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1.
Sustainability ; 15(11):8924, 2023.
Article in English | ProQuest Central | ID: covidwho-20245432

ABSTRACT

Assessing e-learning readiness is crucial for educational institutions to identify areas in their e-learning systems needing improvement and to develop strategies to enhance students' readiness. This paper presents an effective approach for assessing e-learning readiness by combining the ADKAR model and machine learning-based feature importance identification methods. The motivation behind using machine learning approaches lies in their ability to capture nonlinearity in data and flexibility as data-driven models. This study surveyed faculty members and students in the Economics faculty at Tlemcen University, Algeria, to gather data based on the ADKAR model's five dimensions: awareness, desire, knowledge, ability, and reinforcement. Correlation analysis revealed a significant relationship between all dimensions. Specifically, the pairwise correlation coefficients between readiness and awareness, desire, knowledge, ability, and reinforcement are 0.5233, 0.5983, 0.6374, 0.6645, and 0.3693, respectively. Two machine learning algorithms, random forest (RF) and decision tree (DT), were used to identify the most important ADKAR factors influencing e-learning readiness. In the results, ability and knowledge were consistently identified as the most significant factors, with scores of ability (0.565, 0.514) and knowledge (0.170, 0.251) using RF and DT algorithms, respectively. Additionally, SHapley Additive exPlanations (SHAP) values were used to explore further the impact of each variable on the final prediction, highlighting ability as the most influential factor. These findings suggest that universities should focus on enhancing students' abilities and providing them with the necessary knowledge to increase their readiness for e-learning. This study provides valuable insights into the factors influencing university students' e-learning readiness.

2.
Diagnostics (Basel) ; 13(8)2023 Apr 18.
Article in English | MEDLINE | ID: covidwho-2296206

ABSTRACT

This study introduces a new method for identifying COVID-19 infections using blood test data as part of an anomaly detection problem by combining the kernel principal component analysis (KPCA) and one-class support vector machine (OCSVM). This approach aims to differentiate healthy individuals from those infected with COVID-19 using blood test samples. The KPCA model is used to identify nonlinear patterns in the data, and the OCSVM is used to detect abnormal features. This approach is semi-supervised as it uses unlabeled data during training and only requires data from healthy cases. The method's performance was tested using two sets of blood test samples from hospitals in Brazil and Italy. Compared to other semi-supervised models, such as KPCA-based isolation forest (iForest), local outlier factor (LOF), elliptical envelope (EE) schemes, independent component analysis (ICA), and PCA-based OCSVM, the proposed KPCA-OSVM approach achieved enhanced discrimination performance for detecting potential COVID-19 infections. For the two COVID-19 blood test datasets that were considered, the proposed approach attained an AUC (area under the receiver operating characteristic curve) of 0.99, indicating a high accuracy level in distinguishing between positive and negative samples based on the test results. The study suggests that this approach is a promising solution for detecting COVID-19 infections without labeled data.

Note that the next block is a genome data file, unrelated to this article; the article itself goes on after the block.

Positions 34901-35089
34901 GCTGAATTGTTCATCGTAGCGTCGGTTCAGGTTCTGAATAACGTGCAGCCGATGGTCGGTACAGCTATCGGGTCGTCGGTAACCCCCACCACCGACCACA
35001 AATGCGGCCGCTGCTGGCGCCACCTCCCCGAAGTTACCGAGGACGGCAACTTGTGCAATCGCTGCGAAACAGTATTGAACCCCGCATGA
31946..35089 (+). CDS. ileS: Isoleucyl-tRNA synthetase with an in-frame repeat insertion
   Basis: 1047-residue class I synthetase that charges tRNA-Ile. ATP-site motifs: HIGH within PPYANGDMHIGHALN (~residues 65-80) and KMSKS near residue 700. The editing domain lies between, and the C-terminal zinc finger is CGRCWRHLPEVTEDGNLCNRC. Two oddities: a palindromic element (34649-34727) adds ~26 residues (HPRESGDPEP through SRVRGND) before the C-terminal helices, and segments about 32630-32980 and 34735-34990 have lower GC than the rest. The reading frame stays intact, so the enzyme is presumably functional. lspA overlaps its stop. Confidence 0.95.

3.
IEEE Trans Instrum Meas ; 71: 2500211, 2022.
Article in English | MEDLINE | ID: covidwho-1566252

ABSTRACT

A sample blood test has recently become an important tool to help identify false-positive/false-negative real-time reverse transcription polymerase chain reaction (rRT-PCR) tests. Importantly, this is mainly because it is an inexpensive and handy option to detect the potential COVID-19 patients. However, this test should be conducted by certified laboratories, expensive equipment, and trained personnel, and 3-4 h are needed to deliver results. Furthermore, it has relatively large false-negative rates around 15%-20%. Consequently, an alternative and more accessible solution, quicker and less costly, is needed. This article introduces flexible and unsupervised data-driven approaches to detect the COVID-19 infection based on blood test samples. In other words, we address the problem of COVID-19 infection detection using a blood test as an anomaly detection problem through an unsupervised deep hybrid model. Essentially, we amalgamate the features extraction capability of the variational autoencoder (VAE) and the detection sensitivity of the one-class support vector machine (1SVM) algorithm. Two sets of routine blood tests samples from the Albert Einstein Hospital, S ao Paulo, Brazil, and the San Raffaele Hospital, Milan, Italy, are used to assess the performance of the investigated deep learning models. Here, missing values have been imputed based on a random forest regressor. Compared to generative adversarial networks (GANs), deep belief network (DBN), and restricted Boltzmann machine (RBM)-based 1SVM, the traditional VAE, GAN, DBN, and RBM with softmax layer as discriminator layer, and the standalone 1SVM, the proposed VAE-based 1SVM detector offers superior discrimination performance of potential COVID-19 infections. Results also revealed that the deep learning-driven 1SVM detection approaches provide promising detection performance compared to the conventional deep learning models.